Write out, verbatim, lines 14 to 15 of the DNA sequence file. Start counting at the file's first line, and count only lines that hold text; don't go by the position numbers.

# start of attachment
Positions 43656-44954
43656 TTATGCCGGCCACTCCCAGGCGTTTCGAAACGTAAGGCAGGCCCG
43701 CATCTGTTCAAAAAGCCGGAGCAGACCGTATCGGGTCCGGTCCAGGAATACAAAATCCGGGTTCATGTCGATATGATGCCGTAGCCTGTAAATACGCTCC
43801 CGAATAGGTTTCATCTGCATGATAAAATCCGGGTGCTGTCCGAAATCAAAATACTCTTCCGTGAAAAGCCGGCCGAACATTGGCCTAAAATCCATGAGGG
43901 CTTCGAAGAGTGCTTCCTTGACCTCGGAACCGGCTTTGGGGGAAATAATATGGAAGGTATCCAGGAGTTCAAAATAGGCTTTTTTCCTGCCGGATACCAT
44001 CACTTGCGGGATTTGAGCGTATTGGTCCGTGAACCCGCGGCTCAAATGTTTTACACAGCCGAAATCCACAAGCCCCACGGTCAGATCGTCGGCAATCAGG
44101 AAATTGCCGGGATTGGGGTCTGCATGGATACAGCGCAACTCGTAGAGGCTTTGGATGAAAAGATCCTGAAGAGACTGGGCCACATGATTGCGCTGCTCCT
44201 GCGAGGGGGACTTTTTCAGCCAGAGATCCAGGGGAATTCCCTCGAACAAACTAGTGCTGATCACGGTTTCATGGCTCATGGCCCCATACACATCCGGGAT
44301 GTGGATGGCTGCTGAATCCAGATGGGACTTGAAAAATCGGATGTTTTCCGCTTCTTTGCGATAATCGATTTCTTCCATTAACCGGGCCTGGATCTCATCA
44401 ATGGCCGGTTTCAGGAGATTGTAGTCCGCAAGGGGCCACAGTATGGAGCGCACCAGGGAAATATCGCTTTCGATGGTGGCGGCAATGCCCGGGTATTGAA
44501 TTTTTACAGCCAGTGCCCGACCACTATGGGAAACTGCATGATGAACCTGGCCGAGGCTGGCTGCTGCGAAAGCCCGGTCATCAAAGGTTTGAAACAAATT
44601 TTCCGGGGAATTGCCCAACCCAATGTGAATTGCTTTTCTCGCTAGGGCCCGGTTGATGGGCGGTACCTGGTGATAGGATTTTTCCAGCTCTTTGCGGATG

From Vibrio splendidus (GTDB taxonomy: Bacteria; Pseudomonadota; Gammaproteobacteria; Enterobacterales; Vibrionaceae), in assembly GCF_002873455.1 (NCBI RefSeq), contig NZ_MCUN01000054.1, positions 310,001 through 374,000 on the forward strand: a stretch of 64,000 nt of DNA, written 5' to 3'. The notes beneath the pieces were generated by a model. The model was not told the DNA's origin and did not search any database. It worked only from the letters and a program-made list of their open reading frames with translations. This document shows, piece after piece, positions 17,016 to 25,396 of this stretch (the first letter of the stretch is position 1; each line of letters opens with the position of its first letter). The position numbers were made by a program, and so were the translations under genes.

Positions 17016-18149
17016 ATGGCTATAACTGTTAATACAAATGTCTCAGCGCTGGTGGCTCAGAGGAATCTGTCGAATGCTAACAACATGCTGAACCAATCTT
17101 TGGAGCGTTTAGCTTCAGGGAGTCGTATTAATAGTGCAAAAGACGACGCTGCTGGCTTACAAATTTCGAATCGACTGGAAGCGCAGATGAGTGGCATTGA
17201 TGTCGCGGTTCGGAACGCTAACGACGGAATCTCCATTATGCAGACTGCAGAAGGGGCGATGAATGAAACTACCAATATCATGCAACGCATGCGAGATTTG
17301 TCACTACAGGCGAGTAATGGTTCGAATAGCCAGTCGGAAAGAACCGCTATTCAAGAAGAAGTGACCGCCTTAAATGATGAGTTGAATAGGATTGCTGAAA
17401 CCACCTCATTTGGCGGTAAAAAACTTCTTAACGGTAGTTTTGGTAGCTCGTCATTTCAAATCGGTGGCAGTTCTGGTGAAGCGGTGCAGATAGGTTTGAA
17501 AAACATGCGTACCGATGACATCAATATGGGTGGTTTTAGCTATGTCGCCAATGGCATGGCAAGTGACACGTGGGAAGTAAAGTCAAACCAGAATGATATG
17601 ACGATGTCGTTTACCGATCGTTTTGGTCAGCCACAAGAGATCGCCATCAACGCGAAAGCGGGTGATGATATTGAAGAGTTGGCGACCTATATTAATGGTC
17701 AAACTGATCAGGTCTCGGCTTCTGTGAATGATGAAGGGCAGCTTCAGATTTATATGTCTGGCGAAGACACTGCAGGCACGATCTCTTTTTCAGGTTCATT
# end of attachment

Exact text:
Positions 17016-18149
17016 ATGGCTATAACTGTTAATACAAATGTCTCAGCGCTGGTGGCTCAGAGGAATCTGTCGAATGCTAACAACATGCTGAACCAATCTT